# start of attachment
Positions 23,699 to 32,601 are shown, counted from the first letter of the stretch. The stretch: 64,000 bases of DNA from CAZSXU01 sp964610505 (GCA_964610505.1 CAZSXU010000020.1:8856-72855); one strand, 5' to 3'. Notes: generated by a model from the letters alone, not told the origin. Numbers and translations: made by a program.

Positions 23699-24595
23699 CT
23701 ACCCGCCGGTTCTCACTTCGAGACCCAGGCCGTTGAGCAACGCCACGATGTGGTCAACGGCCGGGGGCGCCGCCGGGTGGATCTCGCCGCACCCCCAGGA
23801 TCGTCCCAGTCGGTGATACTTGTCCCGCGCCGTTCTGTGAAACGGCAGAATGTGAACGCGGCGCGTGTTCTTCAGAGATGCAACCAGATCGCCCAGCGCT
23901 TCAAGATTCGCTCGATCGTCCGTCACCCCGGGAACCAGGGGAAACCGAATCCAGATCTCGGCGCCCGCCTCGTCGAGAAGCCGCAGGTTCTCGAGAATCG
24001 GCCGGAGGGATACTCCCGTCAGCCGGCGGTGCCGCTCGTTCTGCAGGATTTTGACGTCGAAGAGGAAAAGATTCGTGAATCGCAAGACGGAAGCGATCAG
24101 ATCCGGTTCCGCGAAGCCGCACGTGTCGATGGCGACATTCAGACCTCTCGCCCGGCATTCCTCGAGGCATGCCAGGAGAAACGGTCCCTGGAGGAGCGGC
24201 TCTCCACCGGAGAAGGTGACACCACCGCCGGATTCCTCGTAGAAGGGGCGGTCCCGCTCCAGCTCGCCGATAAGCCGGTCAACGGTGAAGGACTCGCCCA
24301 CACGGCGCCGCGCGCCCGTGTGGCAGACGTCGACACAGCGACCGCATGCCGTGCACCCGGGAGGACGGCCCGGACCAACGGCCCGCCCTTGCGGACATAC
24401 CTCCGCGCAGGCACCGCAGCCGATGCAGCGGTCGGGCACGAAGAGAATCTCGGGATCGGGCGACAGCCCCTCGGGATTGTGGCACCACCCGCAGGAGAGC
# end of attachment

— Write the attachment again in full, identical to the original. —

Positions 23,699 to 32,601 are shown, counted from the first letter of the stretch. The stretch: 64,000 bases of DNA from CAZSXU01 sp964610505 (GCA_964610505.1 CAZSXU010000020.1:8856-72855); one strand, 5' to 3'. Notes: generated by a model from the letters alone, not told the origin. Numbers and translations: made by a program.

Positions 23699-24595
23699 CT
23701 ACCCGCCGGTTCTCACTTCGAGACCCAGGCCGTTGAGCAACGCCACGATGTGGTCAACGGCCGGGGGCGCCGCCGGGTGGATCTCGCCGCACCCCCAGGA
23801 TCGTCCCAGTCGGTGATACTTGTCCCGCGCCGTTCTGTGAAACGGCAGAATGTGAACGCGGCGCGTGTTCTTCAGAGATGCAACCAGATCGCCCAGCGCT
23901 TCAAGATTCGCTCGATCGTCCGTCACCCCGGGAACCAGGGGAAACCGAATCCAGATCTCGGCGCCCGCCTCGTCGAGAAGCCGCAGGTTCTCGAGAATCG
24001 GCCGGAGGGATACTCCCGTCAGCCGGCGGTGCCGCTCGTTCTGCAGGATTTTGACGTCGAAGAGGAAAAGATTCGTGAATCGCAAGACGGAAGCGATCAG
24101 ATCCGGTTCCGCGAAGCCGCACGTGTCGATGGCGACATTCAGACCTCTCGCCCGGCATTCCTCGAGGCATGCCAGGAGAAACGGTCCCTGGAGGAGCGGC
24201 TCTCCACCGGAGAAGGTGACACCACCGCCGGATTCCTCGTAGAAGGGGCGGTCCCGCTCCAGCTCGCCGATAAGCCGGTCAACGGTGAAGGACTCGCCCA
24301 CACGGCGCCGCGCGCCCGTGTGGCAGACGTCGACACAGCGACCGCATGCCGTGCACCCGGGAGGACGGCCCGGACCAACGGCCCGCCCTTGCGGACATAC
24401 CTCCGCGCAGGCACCGCAGCCGATGCAGCGGTCGGGCACGAAGAGAATCTCGGGATCGGGCGACAGCCCCTCGGGATTGTGGCACCACCCGCAGGAGAGC